Piggyback feature - security concern

Does the piggyback feature depend on any extra configuration - i.e. a whitelist of any kind?

If I have two hosts defined (in a multi-tenant check_mk), and a malicious actor configures host1’s check_mk agent to return <<<<host2>>>> (i.e. they guessed or know the other hostname), isn’t that a security issue?

EDIT: of course, as soon as I posted, I found https://checkmk.com/check_mk-werks.php?werk_id=7245 . Is that the recommended mitigation?

No - what you mean exactly - piggyback is a passive feature you don’t do anything there if you don’t want to rename some host names for the data.

No - why? If your “attacker” insert a host name in the agent output then it will only affect the monitoring if this host is also monitored on his own site. I expect if you have a multi-tenant setup that every tenant has his own monitoring site. If you have no separate sites for your tenants then you have no multi-tenant setup.

With this you can forbid that a host hast piggyback data processed. Attention today i have nearly on every host piggyback data (ESX / Veeam / HyperV). All these plugins will not work if you forbid to process piggyback data.

We may disagree slightly over the term multi-tenancy, but that’s not important. Check_mk will contact host1 for it’s agent output and by default host1 can reply with host2 instead? Surely this is only a “feature” for highly-trusted systems and should be more restricted.

It’s a relatively low security risk due to what the attacker can achieve, but I feel it’s a security issue nonetheless. I think it should be off by default - it’s principle of least privilege. Most hosts do not need to piggyback. And the esxi/veeam/hyper-v agent connects to more-secure systems.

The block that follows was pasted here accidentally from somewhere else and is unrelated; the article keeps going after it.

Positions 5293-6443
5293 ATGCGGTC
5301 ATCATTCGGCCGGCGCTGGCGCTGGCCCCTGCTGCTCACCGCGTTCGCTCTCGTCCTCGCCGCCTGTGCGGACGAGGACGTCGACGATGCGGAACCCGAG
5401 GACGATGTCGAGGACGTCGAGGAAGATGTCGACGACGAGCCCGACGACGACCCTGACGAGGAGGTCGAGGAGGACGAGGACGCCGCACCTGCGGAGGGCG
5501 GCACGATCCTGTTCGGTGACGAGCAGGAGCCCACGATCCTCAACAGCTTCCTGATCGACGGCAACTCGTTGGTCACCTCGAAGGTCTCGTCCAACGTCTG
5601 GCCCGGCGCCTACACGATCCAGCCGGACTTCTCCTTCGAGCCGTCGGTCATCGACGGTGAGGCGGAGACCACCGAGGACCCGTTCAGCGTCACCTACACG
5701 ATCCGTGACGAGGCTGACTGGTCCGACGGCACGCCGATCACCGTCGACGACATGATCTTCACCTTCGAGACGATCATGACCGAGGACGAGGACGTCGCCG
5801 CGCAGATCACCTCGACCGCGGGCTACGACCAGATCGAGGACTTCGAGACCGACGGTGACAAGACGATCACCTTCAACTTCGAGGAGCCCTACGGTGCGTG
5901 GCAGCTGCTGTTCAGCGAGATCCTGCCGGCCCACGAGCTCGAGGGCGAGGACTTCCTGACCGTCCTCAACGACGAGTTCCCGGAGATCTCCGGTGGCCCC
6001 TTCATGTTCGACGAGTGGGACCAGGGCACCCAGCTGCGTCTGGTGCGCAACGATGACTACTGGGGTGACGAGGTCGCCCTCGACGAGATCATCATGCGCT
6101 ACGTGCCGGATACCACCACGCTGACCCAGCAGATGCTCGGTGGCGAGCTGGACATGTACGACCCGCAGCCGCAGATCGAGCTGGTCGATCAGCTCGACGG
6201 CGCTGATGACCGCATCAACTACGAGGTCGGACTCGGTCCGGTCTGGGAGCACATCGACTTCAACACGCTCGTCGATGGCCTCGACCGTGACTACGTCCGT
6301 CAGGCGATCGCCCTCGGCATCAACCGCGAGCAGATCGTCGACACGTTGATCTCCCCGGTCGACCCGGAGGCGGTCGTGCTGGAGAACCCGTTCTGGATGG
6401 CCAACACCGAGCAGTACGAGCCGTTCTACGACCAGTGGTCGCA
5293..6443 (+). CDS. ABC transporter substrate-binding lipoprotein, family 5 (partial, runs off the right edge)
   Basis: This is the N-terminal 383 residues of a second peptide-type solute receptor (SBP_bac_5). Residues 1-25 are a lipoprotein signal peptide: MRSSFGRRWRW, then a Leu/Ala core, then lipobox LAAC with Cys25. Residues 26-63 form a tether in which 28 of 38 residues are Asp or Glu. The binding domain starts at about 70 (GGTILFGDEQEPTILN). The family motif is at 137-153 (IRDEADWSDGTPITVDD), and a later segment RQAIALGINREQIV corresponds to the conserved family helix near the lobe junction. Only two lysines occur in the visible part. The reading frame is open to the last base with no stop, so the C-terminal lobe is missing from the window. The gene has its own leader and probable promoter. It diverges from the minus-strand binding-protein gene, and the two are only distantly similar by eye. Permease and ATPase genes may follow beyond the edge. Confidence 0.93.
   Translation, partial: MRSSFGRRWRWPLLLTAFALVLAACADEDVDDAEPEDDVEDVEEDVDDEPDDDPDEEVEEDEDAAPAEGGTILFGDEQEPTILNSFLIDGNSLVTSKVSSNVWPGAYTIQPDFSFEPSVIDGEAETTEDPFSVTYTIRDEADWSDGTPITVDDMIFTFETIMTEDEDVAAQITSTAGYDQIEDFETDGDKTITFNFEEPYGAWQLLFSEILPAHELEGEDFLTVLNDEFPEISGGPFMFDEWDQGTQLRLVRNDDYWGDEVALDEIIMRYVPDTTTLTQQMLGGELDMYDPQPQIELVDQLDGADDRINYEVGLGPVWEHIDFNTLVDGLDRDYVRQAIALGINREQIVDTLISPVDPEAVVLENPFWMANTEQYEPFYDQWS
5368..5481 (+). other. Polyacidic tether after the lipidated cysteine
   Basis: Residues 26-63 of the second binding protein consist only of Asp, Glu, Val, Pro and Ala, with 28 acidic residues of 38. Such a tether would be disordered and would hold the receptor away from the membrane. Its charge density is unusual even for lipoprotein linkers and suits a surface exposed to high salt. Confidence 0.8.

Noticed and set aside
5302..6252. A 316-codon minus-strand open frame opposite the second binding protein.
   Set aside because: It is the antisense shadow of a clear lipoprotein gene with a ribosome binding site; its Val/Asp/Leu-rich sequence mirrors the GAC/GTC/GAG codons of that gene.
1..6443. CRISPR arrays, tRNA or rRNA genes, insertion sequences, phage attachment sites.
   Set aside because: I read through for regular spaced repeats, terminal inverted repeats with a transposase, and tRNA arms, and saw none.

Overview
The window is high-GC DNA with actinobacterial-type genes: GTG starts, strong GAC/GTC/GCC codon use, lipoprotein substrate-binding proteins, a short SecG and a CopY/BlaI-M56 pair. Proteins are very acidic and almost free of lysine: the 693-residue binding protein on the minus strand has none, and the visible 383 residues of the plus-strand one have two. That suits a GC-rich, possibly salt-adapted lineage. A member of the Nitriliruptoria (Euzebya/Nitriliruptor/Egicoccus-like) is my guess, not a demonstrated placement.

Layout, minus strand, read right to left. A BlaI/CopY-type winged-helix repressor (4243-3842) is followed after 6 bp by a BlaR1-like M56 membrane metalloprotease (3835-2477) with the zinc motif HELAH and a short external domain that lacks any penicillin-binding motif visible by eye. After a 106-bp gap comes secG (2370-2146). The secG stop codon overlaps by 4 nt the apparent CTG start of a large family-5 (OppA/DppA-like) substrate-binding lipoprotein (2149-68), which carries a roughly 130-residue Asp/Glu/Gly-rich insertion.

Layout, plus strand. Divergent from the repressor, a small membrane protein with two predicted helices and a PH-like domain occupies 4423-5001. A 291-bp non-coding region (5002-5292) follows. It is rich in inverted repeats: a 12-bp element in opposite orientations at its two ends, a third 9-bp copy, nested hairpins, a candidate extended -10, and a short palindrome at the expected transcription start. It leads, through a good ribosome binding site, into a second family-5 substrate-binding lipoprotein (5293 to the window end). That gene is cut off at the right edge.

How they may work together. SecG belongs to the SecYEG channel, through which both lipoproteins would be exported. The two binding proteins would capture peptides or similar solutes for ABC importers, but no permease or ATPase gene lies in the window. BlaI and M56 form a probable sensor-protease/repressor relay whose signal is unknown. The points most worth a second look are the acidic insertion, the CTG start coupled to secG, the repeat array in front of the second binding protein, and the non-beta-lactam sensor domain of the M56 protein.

Even if every customer was perfectly isolated, poisoning the results to raise alerts is an attack against our on-call sysadmins’ sleep :wink:

No - it can only transfer check results for a “host2” as an addition to it’s own data.

But why should this be a security issue?
Can you please describe what should be the security issue.
If you transfer piggyback data for a other host you do only provide false data but you cannot compromise some existing data or get access to some data.

A Veeam, HyperV or ESX host is nothing else than any other host. These systems provide data vor all virtual / backed up servers. That means you cannot forbid to use piggyback data for these hosts. And as a result i can provide false piggyback data for such hosts. But now again my question - where do you see the security issue?

No you can only “poison” the check results from the customers own machines. Not from anywhere else.
Then you have a real problem and the admin should be happy to receive a false alert.

If you don’t believe in the principle of least privilege then I’m not sure my explaining it any further is going to help.

Thanks for clarifying how some parts of Check_MK works though.